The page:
To Mary Inloes [Letter 18]

Item Reference Code: 099_09x_005_001

Date(s) of creation

March 16, 1935


Mary Inloes


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56 East 66 th Street,
New York City.

March 16, 1935

Dear Miss Inloes,

I owe you many apologies for my long silence. I hope you realize that its reason has been the long string of continuous delays I have encountered with “Woman on Trial”. The matter is still unsettled. Mr. Woods is still searching for a leading lady. All these months I have been waiting to hear that he has found one, every hour of every day. I have heard many promises that it would be settled “not later than Monday,” then “not later than Thursday” and so on, for over three months. I have delayed writing to you in the hope that, at any moment, I may have definite news to tell you. Unfortunately, the matter is still where it stood in December, so I am writing without waiting any longer. I hope you will forgive my delay.

Frankly, I am very bitterly disappointed in the way Mr. Satenstein has handled our contract. If you remember, I wanted to insist on a definite short option in the contract, but waived it aside on Mr. Satenstein’s assurance that Mr. Woods had every intention to produce the play immediately and no specified time was necessary. As it stands now, Mr. Woods has a legal option of six months, which I would have hesitated to grant him for the little advance I received.

I am convinced that both Mr. Satenstein and Mr. Woods acted in good faith and that the delay is an unfortunate, unforeseen circumstance. Nevertheless, it has put me in the most impossible situation and I am carrying the hardest end of a matter for which I was least responsible. I consider it a great mistake on Mr. Satenstein’s part to have taken anyone’s word in a legal matter, which should have been specified on paper. As circumstances stand, with Mr. Woods obviously anxious not to lose the play, I would have received a second option, by now, had we specified a shorter time in the contract. As it is, Mr. Woods actually does not have to hurry, having legally six months in which to produce the play.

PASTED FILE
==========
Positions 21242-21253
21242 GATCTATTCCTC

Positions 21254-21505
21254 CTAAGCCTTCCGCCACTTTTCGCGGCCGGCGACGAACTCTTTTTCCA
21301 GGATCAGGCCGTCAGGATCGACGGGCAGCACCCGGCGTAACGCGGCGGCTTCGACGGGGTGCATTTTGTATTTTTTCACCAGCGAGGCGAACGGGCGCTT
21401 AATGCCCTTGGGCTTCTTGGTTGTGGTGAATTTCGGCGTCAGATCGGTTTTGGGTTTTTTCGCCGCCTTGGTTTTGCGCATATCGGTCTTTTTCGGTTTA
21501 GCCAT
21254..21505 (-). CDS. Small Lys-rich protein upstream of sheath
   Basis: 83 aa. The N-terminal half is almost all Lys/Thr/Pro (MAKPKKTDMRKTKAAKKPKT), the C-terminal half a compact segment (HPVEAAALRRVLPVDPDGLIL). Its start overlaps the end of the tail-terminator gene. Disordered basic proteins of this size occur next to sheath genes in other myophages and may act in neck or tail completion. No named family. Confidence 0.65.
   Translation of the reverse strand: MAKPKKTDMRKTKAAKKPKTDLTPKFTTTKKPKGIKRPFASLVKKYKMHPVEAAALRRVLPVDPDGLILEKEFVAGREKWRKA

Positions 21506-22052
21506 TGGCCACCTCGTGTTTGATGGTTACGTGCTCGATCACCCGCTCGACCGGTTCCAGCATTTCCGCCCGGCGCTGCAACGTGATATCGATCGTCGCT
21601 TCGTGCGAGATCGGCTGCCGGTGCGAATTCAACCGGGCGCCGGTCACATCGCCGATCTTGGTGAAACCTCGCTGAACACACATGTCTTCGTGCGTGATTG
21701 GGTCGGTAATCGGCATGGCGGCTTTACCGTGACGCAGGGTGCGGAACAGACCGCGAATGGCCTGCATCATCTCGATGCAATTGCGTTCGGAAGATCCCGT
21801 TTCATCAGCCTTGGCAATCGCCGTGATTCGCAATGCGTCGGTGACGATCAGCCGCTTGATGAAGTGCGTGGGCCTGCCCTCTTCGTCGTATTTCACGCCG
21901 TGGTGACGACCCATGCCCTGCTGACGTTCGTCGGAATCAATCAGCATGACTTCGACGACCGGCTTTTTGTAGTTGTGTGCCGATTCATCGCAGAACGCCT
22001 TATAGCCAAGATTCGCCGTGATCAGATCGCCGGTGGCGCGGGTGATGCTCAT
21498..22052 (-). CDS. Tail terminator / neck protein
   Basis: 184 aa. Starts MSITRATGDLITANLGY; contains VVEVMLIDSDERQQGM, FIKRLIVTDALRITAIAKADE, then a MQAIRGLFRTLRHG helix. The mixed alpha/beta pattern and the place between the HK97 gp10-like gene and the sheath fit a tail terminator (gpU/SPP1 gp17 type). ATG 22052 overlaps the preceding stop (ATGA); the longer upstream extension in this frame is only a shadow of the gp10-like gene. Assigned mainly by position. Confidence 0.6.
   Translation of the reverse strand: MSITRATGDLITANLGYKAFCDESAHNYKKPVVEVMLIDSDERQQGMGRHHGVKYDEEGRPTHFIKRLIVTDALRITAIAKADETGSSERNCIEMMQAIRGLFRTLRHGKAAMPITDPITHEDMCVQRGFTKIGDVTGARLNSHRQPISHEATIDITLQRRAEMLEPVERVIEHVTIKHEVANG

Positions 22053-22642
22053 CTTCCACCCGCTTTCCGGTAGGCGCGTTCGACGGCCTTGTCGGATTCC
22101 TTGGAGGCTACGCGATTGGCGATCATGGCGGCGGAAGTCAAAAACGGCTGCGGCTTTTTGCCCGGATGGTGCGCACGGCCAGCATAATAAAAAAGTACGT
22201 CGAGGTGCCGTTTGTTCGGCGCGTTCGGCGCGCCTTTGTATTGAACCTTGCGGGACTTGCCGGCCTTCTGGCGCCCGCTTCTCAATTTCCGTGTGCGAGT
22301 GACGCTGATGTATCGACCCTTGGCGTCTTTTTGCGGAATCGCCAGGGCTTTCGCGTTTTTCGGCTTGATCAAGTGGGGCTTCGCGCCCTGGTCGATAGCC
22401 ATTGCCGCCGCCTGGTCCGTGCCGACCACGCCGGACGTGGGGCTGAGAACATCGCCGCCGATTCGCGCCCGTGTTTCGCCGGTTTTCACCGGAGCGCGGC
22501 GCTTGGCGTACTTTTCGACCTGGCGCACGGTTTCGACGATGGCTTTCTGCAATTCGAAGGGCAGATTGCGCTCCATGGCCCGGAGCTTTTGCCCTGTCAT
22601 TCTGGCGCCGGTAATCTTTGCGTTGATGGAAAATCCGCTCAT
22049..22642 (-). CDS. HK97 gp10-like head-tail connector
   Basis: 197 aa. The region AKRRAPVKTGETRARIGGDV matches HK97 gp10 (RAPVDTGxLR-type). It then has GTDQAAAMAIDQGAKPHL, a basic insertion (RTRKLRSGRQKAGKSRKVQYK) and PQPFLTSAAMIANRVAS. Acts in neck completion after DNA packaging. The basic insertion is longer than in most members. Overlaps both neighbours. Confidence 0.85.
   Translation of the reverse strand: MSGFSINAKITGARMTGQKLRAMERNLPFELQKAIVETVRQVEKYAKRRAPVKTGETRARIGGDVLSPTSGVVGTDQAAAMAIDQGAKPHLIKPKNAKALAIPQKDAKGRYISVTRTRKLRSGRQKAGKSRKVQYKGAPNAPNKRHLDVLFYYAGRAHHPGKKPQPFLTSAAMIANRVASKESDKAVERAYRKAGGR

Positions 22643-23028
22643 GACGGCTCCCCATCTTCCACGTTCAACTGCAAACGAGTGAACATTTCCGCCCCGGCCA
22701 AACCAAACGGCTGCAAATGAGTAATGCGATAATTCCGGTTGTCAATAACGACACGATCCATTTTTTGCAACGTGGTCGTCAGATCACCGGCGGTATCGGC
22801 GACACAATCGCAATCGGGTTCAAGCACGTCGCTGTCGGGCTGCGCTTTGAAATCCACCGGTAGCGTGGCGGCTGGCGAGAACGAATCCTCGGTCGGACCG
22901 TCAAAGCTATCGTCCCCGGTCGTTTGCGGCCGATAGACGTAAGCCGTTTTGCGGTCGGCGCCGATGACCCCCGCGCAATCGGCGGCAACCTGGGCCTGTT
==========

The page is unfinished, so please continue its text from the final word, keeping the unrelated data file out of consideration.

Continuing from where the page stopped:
Needless to say, my situation is desperate, not to say a catastrophe. I could hardly have been expected to live in New York for six months on two hundred and fifty dollars, on less than that when one considers that to reach New York was impossible on the hundred dollars allowed for the purpose. Mr. Satenstein has tried to help me, but the only job he could get for me is that of a reader for R.K.O. here, at which I am earning an average of ten dollars a week, working ten hours a day. Mr. Satenstein has undertaken to get another advance

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for me from Mr. Woods, but up to now nothing has happened. I can hardly be blamed for considering the whole situation rather unfair.

I do not like to complain about it and that was another reason for my delay in writing to you. I had hoped that the situation would be solved any minute, but as it stands, it still may be solved tomorrow—or in another three months. So I had to tell you the whole truth.

Now, in regard to another matter, I am sending you a night letter, which you will have received before this reaches you. I was informed that E. E. Clive has gone into bankruptcy and that a meeting of his creditors is to be held Tuesday, March 19, at 10 o’clock A.M., in the courtroom of the Referee, 832 H.W. Hellman Building, 4 th and Springs Streets, Los Angeles. The 20% Author’s rights to “Woman on Trial”, which Mr. Clive owned, are listed among his estate. I would appreciate it very much if you could investigate the matter for me and find out just what is to happen, whether these rights are sold to a third party or whether they are to be sold. In the event of this last, I would like to purchase them back myself, if the price is within reason, as I may be able to get credit for the purpose. Would you be so kind as to represent me in this?

To pass on to more pleasant matters, I must tell you that I have met Miss Ann Watkins and am now on her list. She is one of the most delightful women I have ever met and I have full confidence in her. She is handling my novel, “Airtight”, which I have withdrawn from Miss Wick. I am very grateful to you for having introduced me to Miss Watkins and I am sure that she will be able to handle “Airtight” to the satisfaction of all of us.

Hoping to hear from you soon and thanking you again for all your efforts on my behalf, I am

Sincerely yours,